Berry, R. W.
The following data is extracted from Illustrated History of the State of Idaho.
A leading representative of the commercial interests of Hailey is R. W. Berry, the well known proprietor of a hardware store. He is an enterprising and progressive business man, whose well directed efforts, sound judgment and capable management insure him success, and to-day he is numbered among the substantial and valued citizens of Blaine county. A native of Maine, he was born in Augusta, on the 25th of March 1842 and is of Scotch lineage. His father, Arthur W. Berry, was born in Maine and married Miss Lucretia Jane Marble, also a native of the Pine Tree state. The father was for many years engaged in journalistic work as the publisher of the Gospel Banner. He died at the age of thirty-two years, leaving a widow and one son, the subject of this review. The mother lived to be fifty-seven years of age and died in Boise. After the death of Mr. Berry she married again and with her second husband removed to California, locating in Yuba County in 1857.
In the public schools of his native state, R. W. Berry acquired his education, and when fifteen years of age began to earn his own living. He accompanied his mother to California. Attracted by the discovery of gold, he went to Washoe, Nevada, where he engaged in prospecting and mining. He also entered land from the government and followed farming for a time, but subsequently abandoned that occupation and returned to San Francisco, where he accepted a clerkship in the Washington market, where he was employed for four years. In the fall of 1864 he -went to Portland, Oregon, and the following spring made his way to the Oro Fino mines, fol-lowing placer mining there and meeting with satisfactory success in his undertakings. In the fall of 1865 he sold his claim for one thousand dollars and with a party crossed on the Lolo trail to Helena, Montana, and thence to Fort Benton, where he took a Mackinaw and proceeded down the Missouri river to St, Joseph. From that point he retraced his steps to his old Maine home, and spent four years in his native state. In 1869 Mr. Berry became a resident of Boise, Idaho, where for several years he acceptably filled the office of assistant assessor of internal revenue. He was also engaged in cattle raising and owned as high as one thousand head at a time. In the spring of 1881 he received the appointment of collector of internal revenue from President Garfield, and was also engaged in the drug business at Boise for six years, as a member of the firm of W, H. Nye & Company.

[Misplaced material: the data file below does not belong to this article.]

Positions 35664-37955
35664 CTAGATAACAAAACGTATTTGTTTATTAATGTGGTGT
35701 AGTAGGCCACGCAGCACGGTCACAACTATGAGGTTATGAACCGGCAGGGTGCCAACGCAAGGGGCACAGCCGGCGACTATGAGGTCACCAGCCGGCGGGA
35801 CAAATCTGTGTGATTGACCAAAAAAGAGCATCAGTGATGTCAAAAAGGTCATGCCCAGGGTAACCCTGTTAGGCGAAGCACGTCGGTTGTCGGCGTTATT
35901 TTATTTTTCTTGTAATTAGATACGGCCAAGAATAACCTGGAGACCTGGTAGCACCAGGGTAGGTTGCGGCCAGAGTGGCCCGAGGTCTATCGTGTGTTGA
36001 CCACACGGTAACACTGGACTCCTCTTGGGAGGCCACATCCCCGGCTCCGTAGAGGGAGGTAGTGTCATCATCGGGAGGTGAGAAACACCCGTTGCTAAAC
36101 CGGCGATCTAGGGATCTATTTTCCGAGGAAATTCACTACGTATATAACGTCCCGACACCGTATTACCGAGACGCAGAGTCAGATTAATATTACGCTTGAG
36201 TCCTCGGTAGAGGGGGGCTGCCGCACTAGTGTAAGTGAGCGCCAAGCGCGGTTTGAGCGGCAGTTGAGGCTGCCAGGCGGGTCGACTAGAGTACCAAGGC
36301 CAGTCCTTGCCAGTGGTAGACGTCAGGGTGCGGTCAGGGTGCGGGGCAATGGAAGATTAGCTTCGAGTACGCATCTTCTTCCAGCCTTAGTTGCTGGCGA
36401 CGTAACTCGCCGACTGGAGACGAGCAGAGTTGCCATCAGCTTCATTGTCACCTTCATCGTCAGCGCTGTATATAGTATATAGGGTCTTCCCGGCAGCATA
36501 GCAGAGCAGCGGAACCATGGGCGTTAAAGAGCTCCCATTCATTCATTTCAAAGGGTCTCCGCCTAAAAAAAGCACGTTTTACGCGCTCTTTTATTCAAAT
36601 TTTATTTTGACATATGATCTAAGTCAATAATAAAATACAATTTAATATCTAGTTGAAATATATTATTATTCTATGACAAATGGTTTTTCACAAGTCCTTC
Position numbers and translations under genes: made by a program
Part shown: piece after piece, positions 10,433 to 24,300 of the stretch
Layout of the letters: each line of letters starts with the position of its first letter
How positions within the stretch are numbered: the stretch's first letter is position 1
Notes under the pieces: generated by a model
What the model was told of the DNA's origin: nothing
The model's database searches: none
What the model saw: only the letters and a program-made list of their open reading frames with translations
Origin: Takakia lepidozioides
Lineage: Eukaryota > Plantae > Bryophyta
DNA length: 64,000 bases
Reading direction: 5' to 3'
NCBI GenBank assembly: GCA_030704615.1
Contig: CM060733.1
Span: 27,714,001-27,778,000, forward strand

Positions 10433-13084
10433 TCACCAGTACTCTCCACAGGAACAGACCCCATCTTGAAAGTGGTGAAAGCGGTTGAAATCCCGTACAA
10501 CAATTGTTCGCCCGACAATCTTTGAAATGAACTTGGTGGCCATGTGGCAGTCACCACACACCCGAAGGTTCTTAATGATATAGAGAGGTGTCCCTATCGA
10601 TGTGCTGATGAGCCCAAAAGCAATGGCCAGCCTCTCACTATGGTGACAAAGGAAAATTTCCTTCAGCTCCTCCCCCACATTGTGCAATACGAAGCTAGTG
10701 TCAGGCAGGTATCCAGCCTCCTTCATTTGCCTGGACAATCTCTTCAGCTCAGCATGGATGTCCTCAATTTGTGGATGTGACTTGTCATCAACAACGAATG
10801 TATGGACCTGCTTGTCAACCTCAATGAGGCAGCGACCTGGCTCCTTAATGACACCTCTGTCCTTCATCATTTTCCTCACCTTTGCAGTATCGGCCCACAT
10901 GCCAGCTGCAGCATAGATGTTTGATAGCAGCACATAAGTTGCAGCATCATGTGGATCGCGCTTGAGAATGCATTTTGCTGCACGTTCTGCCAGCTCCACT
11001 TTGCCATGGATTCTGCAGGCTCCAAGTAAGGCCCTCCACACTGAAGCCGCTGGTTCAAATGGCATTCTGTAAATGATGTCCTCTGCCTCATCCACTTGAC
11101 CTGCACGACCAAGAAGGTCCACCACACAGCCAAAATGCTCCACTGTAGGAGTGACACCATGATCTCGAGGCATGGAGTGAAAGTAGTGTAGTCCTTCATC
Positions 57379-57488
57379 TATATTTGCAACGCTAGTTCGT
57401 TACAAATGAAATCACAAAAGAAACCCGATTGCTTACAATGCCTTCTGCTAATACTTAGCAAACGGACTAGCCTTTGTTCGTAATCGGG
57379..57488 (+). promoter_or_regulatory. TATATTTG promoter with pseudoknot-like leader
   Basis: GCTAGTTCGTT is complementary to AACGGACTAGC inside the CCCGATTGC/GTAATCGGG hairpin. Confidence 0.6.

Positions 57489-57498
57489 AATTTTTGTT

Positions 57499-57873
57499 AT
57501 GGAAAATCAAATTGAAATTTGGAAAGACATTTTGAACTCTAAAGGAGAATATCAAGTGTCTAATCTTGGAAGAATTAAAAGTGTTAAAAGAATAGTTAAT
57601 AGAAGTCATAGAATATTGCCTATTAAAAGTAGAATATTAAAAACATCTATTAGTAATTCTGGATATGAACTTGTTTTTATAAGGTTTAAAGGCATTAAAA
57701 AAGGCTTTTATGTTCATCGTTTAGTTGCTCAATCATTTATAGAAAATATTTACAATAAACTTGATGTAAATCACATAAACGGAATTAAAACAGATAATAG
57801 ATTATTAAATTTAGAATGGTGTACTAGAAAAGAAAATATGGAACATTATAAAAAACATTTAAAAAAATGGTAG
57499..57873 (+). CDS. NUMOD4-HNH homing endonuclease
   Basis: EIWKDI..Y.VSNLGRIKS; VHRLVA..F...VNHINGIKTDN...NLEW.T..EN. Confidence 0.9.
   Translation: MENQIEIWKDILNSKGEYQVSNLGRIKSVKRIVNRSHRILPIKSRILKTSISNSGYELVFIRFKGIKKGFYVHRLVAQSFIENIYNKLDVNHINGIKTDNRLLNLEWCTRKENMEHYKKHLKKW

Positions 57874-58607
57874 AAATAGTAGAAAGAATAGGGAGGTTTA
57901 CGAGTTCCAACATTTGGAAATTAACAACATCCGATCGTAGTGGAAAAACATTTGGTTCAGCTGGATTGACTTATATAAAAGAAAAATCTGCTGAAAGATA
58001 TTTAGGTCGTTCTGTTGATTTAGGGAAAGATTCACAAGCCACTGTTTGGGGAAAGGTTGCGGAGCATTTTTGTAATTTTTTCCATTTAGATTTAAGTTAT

In 1886 Mr. Berry came to Hailey. The town was then at the height of its prosperity, silver bringing a high price, and the mines producing largely. He purchased an interest in the hardware firm of Coffin & Company, and the following year the business was incorporated, the principal incorporators being E. C. Coffin and R, W. Berry. Two years later a destructive fire swept over the town and with many others the company lost heavily. They carried insurance to the amount of thirty thousand and five hundred dollars but their losses above that were estimated at sixty thousand dollars. Four blocks of the enterprising little city were swept away by the fiery element, and many merchants were thus badly crippled financially. Almost immediately, however, a new business center rose phoenix-like from the ashes. Hardly had the smoke cleared away when Coffin & Company, on the site of their old store, began the erection of a good building, thirty-five by one hundred and twenty feet, refitted it with a well selected stock of hard-ware, and in the fall of the same year Mr. Berry bought out the other members of the corporation and became the sole owner of the business, which he has since successfully conducted. He keeps a large general stock of hardware and mining supplies, and now enjoys a liberal patronage which comes to him not only from Hailey, but also throughout the surrounding country. His pleasant manner, his courteous treatment of his patrons, and his honorable dealing have secured to him a large trade, and he justly merits his prosperity.
In 1875 Mr. Berry was married and has two daughters. The elder, Mary, is a stenographer for the civil-service commission at Washington, D. C.; and Louise, a graduate of the State Normal School at New Paltz, New York, is now a successful teacher in Ulster county, that state. In 1863 Mr. Berry was made a Mason in San Francisco Lodge, No. 1, F. & A. M., in California; has held various offices in the order, and is now affiliated with Boise Lodge, No. 2. In politics he has always been a Republican, but since 1896 has supported the silver wing of the party. He ranks very high as an honorable and successful businessman, and well deserves mention among the representative citizens of his adopted state.
Source: Illustrated History of the State of Idaho